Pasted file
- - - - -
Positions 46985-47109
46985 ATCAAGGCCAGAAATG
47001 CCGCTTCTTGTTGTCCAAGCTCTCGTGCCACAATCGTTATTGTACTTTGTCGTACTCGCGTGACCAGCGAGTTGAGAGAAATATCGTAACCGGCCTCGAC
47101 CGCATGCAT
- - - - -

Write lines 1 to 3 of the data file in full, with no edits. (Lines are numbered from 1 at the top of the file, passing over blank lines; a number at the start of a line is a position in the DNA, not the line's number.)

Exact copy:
Positions 46985-47109
46985 ATCAAGGCCAGAAATG
47001 CCGCTTCTTGTTGTCCAAGCTCTCGTGCCACAATCGTTATTGTACTTTGTCGTACTCGCGTGACCAGCGAGTTGAGAGAAATATCGTAACCGGCCTCGAC